Six years ago today, June 22, 2007, I joined Facebook. It was the third social network I joined and, like the other two, it was originally to promote my podcast. Times have changed.
Because of that connection to my podcast, it’s appropriate that the first message I got on my “wall” (now called the “timeline”) was from a guy who was a fellow podcaster at the time, the host of the Nik-in-Paris Podcast, which was also the first page I “Liked”. In the early days, all of my Facebook Friends were connected to podcasting—fellow podcasters, listeners of my podcast or people who listened to the same podcasts I did.
When my time available for podcasting dwindled, a change started with my Facebook use, too: An increasing percentage of my Facebook friends were people I knew from real life, such as classmates, and as well as friends and family on both sides of the Pacific. The podcasting connection remained (I’ve never “unfriended” anyone), but the connections became more solid ones—they were people I interacted with more.
So, over time Facebook became useful to me personally: It allowed me to stay connected with people I’d never be able to stay in touch with otherwise. This is a good thing.
Back when I joined Facebook, the status updates said, in my example, “Arthur is” and people completed the sentence. So, my very first post to Facebook was properly read as “Arthur is Ecstatic the weekend is here.” But that was on July 6, 2007. Before then, I didn’t use Facebook very much.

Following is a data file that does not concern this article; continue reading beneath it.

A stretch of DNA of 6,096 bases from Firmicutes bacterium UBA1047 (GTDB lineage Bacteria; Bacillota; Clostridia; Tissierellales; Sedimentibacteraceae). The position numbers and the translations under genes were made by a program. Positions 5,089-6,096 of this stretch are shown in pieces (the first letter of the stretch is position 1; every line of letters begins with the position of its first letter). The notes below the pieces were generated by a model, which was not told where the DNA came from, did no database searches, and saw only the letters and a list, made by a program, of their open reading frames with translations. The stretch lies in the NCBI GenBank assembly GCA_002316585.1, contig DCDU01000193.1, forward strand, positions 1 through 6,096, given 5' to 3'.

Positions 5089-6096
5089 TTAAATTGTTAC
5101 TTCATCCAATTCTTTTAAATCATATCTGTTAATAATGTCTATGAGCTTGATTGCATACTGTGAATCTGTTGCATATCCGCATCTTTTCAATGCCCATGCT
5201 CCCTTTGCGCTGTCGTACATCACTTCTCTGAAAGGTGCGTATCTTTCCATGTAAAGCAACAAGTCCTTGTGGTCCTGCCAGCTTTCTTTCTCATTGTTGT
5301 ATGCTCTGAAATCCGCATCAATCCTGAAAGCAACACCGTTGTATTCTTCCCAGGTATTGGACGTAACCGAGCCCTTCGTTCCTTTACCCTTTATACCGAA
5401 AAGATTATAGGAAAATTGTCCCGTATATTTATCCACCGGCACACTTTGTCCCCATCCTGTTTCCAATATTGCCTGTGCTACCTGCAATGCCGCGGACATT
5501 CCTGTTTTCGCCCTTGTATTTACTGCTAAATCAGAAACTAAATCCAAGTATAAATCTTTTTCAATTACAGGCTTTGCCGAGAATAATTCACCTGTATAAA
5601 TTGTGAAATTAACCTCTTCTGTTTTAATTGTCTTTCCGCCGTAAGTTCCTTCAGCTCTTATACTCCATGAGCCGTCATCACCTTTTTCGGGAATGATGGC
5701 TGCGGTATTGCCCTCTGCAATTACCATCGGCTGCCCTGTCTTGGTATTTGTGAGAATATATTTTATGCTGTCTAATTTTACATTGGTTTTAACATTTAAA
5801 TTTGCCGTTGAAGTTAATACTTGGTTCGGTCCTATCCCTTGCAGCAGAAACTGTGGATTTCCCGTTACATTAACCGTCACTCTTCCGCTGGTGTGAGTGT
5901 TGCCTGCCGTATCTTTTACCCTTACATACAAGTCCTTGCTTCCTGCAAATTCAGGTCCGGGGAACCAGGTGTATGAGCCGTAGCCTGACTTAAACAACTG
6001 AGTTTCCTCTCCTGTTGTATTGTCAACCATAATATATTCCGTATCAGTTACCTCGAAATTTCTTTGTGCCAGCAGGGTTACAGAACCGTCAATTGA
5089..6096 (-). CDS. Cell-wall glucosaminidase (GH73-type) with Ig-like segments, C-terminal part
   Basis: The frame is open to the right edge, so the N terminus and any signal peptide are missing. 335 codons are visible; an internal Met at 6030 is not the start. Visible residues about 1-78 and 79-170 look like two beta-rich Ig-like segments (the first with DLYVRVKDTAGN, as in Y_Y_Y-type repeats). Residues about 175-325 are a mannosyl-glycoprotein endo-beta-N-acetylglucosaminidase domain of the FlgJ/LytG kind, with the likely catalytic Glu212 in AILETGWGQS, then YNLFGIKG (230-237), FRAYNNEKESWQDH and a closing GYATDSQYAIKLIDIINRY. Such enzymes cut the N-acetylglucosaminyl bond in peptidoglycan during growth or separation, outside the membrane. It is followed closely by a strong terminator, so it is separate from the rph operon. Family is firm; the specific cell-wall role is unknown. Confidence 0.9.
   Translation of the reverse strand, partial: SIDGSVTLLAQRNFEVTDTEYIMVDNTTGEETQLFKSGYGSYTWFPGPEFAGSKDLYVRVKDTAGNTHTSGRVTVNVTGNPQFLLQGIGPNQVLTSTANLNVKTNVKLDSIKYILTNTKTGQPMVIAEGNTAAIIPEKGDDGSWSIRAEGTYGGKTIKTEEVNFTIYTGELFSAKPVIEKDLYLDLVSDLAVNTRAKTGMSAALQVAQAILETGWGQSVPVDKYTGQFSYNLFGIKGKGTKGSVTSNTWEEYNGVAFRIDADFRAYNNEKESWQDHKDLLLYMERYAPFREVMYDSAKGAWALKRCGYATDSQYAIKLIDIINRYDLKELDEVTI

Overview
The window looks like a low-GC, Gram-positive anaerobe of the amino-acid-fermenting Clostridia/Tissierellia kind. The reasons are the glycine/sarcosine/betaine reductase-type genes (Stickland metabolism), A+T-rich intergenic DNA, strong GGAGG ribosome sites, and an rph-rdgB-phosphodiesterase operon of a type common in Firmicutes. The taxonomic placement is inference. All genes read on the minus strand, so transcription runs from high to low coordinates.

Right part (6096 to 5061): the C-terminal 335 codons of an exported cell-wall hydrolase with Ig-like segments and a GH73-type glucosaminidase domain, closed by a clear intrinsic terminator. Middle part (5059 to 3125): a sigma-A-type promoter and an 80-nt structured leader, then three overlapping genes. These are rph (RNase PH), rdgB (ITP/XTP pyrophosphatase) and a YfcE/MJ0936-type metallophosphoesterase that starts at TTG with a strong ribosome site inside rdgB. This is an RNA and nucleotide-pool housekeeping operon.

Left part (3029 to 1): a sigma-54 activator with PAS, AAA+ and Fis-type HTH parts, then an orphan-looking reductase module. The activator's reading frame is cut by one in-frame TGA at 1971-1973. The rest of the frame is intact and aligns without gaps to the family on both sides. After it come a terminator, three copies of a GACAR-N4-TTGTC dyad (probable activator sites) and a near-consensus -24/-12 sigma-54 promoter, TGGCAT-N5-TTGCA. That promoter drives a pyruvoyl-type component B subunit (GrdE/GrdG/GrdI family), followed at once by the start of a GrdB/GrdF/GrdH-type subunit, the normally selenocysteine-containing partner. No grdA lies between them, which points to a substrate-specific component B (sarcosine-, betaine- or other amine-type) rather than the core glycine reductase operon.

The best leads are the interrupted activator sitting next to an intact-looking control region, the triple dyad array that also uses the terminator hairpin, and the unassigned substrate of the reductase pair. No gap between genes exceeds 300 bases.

The truth is, I probably wouldn’t have noticed this anniversary if I hadn’t been curious about my Twitterversary. When I looked that up, I also looked up when I signed up for Facebook (but I cared so little about MySpace that I never bothered to check my information about that, and now it’s impossible due to the changes to that site; check out how empty my page is there).
I’ve joined other social networks along the way, some of which I’m still part of (others, including two from Google, are gone). I joined Google+ when it was still in beta, and I quite like it (their mobile app is FAR better than Facebook’s). I set up a page of G+ for my blog and my podcast, and posts to this blog auto-post to that G+ page (click the G+ logo in the right sidebar to get there).
Like Twitter, I don’t now use Facebook as a way for me to promote my podcast. In fact, I seldom even mention it. It turns out, they’re both useful to me in ways I didn’t imagine at first. Actually, I don’t think I’m alone in that.
And that pretty much sums up my short history on social networks. The story, however, is not over. Yet.